Prices for Bitcoin, Ethereum, and Litecoin are on the rise, and there are tons of cryptocurrency newbies looking to invest.
This has lead to a wave of new companies that allow users to buy and sell cryptocurrencies using their exchanges.
We’re going to find out what the pros and cons are of Coinbase in this review. But first, here’s a brief overview of the company.
Coinbase was created in San Francisco, California in 2012 by Brian Armstrong as a platform to buy and sell digital currency.
Since launching, the company has helped users in 32 countries exchange more than $50 billion worth of cryptocurrency.
Coinbase currently serves users in the following countries:
Coinbase works a bit differently than the traditional exchange.
Rather than making users trade coins on a market, the company sells tokens to users at a set price based off of the current market price.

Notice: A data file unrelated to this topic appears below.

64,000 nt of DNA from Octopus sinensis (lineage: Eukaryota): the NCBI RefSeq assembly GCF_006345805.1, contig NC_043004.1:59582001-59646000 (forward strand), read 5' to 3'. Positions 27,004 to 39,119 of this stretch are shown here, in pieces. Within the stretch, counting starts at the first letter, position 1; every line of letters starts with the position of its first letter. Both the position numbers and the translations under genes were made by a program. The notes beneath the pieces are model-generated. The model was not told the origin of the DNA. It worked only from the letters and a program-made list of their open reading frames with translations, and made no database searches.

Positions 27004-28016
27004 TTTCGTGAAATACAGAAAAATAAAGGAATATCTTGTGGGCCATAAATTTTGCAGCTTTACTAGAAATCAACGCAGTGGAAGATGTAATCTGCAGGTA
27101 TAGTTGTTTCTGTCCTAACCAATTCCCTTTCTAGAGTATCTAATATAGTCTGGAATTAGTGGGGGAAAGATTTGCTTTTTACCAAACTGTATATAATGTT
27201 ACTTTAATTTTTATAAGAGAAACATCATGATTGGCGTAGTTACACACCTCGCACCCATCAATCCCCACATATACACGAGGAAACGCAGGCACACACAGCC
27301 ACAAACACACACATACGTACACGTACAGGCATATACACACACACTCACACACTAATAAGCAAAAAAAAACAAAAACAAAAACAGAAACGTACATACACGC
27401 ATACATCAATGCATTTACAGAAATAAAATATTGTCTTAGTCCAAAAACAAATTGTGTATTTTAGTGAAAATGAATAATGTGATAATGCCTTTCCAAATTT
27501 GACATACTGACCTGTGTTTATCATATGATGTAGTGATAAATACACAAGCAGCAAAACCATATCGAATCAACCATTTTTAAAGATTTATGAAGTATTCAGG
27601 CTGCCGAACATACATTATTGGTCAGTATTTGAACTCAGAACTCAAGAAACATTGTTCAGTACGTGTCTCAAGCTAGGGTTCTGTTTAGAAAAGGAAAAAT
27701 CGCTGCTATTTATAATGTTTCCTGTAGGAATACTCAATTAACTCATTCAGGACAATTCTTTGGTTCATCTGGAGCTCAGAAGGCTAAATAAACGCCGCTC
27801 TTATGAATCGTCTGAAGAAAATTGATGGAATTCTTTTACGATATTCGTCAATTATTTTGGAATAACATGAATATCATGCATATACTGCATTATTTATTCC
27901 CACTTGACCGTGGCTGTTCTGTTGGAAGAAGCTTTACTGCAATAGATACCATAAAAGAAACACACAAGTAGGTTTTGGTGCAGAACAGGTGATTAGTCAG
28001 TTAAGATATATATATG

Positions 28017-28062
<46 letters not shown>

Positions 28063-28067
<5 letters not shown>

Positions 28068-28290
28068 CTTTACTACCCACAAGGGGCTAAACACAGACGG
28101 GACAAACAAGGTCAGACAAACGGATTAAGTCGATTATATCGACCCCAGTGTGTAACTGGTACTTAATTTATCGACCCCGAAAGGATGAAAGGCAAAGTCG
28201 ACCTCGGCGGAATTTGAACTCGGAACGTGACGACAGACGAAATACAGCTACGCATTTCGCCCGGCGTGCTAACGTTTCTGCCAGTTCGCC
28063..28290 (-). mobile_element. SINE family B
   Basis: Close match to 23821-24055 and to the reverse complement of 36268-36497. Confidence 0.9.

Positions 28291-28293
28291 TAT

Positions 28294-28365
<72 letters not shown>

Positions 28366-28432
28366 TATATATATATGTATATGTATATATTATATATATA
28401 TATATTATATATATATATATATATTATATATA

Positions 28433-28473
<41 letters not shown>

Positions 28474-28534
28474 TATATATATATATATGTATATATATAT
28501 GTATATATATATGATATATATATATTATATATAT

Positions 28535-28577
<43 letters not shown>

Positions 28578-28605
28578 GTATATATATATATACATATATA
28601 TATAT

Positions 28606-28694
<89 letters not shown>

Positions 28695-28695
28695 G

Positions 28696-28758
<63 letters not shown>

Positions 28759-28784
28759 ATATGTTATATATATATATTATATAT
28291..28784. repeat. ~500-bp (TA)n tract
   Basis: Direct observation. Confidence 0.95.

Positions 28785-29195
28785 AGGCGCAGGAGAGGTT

This makes it easier and quicker for users to purchase cryptocurrency than on a regular exchange.
Coinbase accepts credit cards and bank transfers, which is rare for an exchange. Once users have verified their account, they can instantly buy Bitcoin, Bitcoin Cash, Ethereum, and Litecoin.
Fees range from 1.49% to 3.99%, depending on the type of payment method you choose to purchase coins.
The highest fees are applied to credit cards, while the lowest fees apply to payments made via bank account.
You can save as much as 2.5% just by doing bank transfers over a credit or debit card to make purchases.
These fees are lower than most other competitors that are selling crypto directly to users, like Coinmama.
Coinbase also plans to add more cryptocurrencies in the future, so you might be able to buy other altcoins besides Bitcoin, Ethereum, and Litecoin on the platform soon.
Here are the pros of the Coinbase exchange.
Coinbase received an original $106 million in venture capital funding from over 20 different investors.
To date, Coinbase has raised approximately $217 million from investors.